The first time you see Dirk Dzimirsky’s hyperrealistic drawings, you’re convinced they’re black and white photographs. In fact, that’s the feeling you get when you see them for the hundredth time, they’re that good.
I love this kind of ultra-realistic drawings. Ever since I first saw Paul Cadden’s graphite masterpieces I’ve been pretty much hooked on these photo-realistic works of art. Dirk Dzimirsky is another one of those rare artists who have the capacity to practically create a photograph with their own hands. Using photos just for inspiration, he sets up basic proportions and then draws layer upon layer until he creates something incredibly realistic. He uses light and shadow to capture the emotional essence of each human being he portrays in his art. “I want to capture and describe a persons precence and specific inner self. Similar to what a detailed writer might employ in their analysis of an individual, I portray not only the physical attributes, but more importantly the subjects inner presence of life,” the artist says.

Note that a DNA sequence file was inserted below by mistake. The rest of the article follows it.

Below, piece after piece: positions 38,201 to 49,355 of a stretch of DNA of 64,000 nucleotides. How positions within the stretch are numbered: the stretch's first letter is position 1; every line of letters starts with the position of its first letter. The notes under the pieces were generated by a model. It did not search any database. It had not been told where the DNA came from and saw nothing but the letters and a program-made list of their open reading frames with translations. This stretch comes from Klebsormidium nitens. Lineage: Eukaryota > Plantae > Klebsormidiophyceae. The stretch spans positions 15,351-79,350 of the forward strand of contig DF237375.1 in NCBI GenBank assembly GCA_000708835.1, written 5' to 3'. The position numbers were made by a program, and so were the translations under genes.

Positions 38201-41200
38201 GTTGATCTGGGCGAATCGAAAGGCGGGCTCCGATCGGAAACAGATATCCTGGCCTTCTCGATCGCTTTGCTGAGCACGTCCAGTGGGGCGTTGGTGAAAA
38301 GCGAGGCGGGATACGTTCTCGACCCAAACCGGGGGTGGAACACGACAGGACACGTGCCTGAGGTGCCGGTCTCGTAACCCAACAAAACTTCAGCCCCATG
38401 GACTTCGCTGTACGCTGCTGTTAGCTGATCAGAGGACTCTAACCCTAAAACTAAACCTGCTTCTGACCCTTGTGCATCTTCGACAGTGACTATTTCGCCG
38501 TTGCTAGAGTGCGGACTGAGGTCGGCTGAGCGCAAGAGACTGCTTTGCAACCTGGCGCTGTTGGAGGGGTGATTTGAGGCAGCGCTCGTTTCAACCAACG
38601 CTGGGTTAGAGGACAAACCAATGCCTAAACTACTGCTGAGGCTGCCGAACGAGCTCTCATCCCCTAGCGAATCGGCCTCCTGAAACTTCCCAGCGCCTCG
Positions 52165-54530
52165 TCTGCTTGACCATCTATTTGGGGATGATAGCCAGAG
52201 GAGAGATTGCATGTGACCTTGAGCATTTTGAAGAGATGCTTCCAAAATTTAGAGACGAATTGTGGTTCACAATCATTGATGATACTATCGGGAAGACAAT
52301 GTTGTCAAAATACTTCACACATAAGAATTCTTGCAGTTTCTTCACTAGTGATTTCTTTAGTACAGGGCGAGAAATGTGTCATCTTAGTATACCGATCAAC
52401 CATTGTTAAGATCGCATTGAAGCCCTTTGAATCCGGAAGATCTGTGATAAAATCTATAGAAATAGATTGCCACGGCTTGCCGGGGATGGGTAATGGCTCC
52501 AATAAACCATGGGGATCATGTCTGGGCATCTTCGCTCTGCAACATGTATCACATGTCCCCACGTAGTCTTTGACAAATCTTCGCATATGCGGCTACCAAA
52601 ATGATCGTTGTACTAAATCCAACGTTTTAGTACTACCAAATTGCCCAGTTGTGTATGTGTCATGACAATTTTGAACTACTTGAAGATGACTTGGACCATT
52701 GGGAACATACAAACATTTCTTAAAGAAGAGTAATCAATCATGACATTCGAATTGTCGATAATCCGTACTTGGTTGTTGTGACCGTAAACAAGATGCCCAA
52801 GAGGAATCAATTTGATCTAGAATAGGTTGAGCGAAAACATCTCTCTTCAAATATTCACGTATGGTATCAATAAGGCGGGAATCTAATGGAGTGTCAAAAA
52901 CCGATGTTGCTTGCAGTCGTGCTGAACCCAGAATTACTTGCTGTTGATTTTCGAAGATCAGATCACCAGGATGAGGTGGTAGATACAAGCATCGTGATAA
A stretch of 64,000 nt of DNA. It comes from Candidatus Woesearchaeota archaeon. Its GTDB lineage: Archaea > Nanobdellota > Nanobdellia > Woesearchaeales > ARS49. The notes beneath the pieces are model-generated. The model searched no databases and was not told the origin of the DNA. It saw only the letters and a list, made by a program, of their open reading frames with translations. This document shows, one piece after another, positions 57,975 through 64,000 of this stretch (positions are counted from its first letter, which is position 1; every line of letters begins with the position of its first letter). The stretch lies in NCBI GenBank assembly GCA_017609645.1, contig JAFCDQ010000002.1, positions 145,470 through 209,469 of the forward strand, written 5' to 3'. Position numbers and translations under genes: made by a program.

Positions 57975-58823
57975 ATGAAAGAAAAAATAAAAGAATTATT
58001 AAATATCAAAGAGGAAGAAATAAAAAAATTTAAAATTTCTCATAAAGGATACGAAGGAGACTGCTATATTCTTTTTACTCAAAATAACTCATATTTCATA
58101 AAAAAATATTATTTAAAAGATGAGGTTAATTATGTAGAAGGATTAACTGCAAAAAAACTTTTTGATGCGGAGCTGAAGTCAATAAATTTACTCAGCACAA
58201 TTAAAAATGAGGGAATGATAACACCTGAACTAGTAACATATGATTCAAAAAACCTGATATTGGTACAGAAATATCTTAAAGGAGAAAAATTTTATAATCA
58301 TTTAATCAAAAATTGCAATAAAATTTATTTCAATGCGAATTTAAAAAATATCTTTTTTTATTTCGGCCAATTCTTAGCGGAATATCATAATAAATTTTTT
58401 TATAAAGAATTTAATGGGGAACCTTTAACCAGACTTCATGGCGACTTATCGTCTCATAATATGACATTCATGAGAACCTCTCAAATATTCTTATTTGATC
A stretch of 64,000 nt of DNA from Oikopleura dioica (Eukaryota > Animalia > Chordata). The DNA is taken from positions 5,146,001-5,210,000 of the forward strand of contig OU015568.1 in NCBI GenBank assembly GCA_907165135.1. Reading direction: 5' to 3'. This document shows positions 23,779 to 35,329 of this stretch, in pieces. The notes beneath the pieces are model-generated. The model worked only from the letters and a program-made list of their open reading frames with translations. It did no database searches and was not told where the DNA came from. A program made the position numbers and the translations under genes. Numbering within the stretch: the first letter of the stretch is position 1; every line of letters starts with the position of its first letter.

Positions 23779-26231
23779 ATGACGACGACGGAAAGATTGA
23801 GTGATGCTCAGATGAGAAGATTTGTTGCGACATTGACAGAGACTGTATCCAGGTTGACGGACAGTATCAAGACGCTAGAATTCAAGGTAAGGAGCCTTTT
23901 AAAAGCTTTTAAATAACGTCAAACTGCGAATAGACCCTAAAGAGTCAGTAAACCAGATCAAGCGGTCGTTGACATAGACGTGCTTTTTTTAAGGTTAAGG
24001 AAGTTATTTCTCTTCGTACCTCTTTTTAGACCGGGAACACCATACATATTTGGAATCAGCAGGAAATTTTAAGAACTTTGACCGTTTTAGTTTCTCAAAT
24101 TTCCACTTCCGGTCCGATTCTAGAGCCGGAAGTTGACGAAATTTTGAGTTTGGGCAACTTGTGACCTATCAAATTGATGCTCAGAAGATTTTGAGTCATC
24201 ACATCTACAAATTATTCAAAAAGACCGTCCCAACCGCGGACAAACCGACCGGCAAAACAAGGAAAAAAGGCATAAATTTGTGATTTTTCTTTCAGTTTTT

Dzimirsky started doing hyperrealistic drawings “as a direct reaction to the beauty mania in the media, the ongoing removal of human imperfections. You can’t see a non-photoshopped image in magazines these days,” and he considers these images to be anti-art that just lies to people. So he set out to create his own real photos, drawing everything he sees, from a person’s most beautiful features to their wrinkles and blemishes.
“I choose drawing over painting as this allows me to create many layers over layers of lines and dots which react to each other in order to create a vibrant texture with directions and movement. This approach enables the finished work to be viewed more by the “senses” as opposed to the standard visual observation of a photo. Personally, I view the practice of drawing as reminiscent of scratching on a surface to observe what’s hidden underneath, where as the nature of painting projects more the inverse, covering and hiding details and forms that might have contributed to a sensuality of a work,” Dzimirsky says.
Photos © Dirk Dzimirsky